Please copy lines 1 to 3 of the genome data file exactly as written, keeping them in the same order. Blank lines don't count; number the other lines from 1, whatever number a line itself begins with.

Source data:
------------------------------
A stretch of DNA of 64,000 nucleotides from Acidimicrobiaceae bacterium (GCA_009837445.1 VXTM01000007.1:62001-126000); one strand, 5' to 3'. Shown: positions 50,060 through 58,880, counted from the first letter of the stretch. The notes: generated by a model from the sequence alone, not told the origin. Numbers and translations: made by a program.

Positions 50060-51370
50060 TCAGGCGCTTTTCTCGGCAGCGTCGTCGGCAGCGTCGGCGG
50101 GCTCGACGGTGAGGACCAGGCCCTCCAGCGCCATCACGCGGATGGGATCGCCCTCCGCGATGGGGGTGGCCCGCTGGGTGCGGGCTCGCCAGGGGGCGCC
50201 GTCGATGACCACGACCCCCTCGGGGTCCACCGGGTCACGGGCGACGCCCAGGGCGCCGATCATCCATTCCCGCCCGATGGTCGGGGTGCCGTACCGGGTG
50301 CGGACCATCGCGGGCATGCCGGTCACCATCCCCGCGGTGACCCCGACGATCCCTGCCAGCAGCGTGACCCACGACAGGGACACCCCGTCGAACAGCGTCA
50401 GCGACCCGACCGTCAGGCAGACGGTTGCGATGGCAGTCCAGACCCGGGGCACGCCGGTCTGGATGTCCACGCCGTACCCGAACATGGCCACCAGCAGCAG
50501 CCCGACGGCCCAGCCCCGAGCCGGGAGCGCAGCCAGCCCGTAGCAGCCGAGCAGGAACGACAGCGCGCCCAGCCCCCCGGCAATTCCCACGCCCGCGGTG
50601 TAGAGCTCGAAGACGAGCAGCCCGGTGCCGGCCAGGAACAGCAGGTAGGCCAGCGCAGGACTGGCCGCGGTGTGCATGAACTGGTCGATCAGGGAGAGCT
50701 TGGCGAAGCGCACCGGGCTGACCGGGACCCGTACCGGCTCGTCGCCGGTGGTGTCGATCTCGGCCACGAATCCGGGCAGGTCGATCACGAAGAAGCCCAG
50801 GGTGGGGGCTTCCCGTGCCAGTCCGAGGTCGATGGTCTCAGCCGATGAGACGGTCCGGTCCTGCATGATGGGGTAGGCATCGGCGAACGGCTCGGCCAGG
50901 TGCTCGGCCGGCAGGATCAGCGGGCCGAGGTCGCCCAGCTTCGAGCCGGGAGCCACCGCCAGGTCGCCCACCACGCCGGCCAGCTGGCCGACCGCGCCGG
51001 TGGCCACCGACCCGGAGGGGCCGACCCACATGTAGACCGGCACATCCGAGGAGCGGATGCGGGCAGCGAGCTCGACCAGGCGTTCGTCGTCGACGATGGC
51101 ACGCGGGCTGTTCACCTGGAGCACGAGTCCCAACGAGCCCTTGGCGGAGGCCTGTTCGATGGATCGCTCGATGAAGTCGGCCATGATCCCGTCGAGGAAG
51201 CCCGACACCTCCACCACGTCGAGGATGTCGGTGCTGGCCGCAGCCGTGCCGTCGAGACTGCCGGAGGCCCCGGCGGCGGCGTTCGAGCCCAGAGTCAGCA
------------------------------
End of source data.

A stretch of DNA of 64,000 nucleotides from Acidimicrobiaceae bacterium (GCA_009837445.1 VXTM01000007.1:62001-126000); one strand, 5' to 3'. Shown: positions 50,060 through 58,880, counted from the first letter of the stretch. The notes: generated by a model from the sequence alone, not told the origin. Numbers and translations: made by a program.

Positions 50060-51370
50060 TCAGGCGCTTTTCTCGGCAGCGTCGTCGGCAGCGTCGGCGG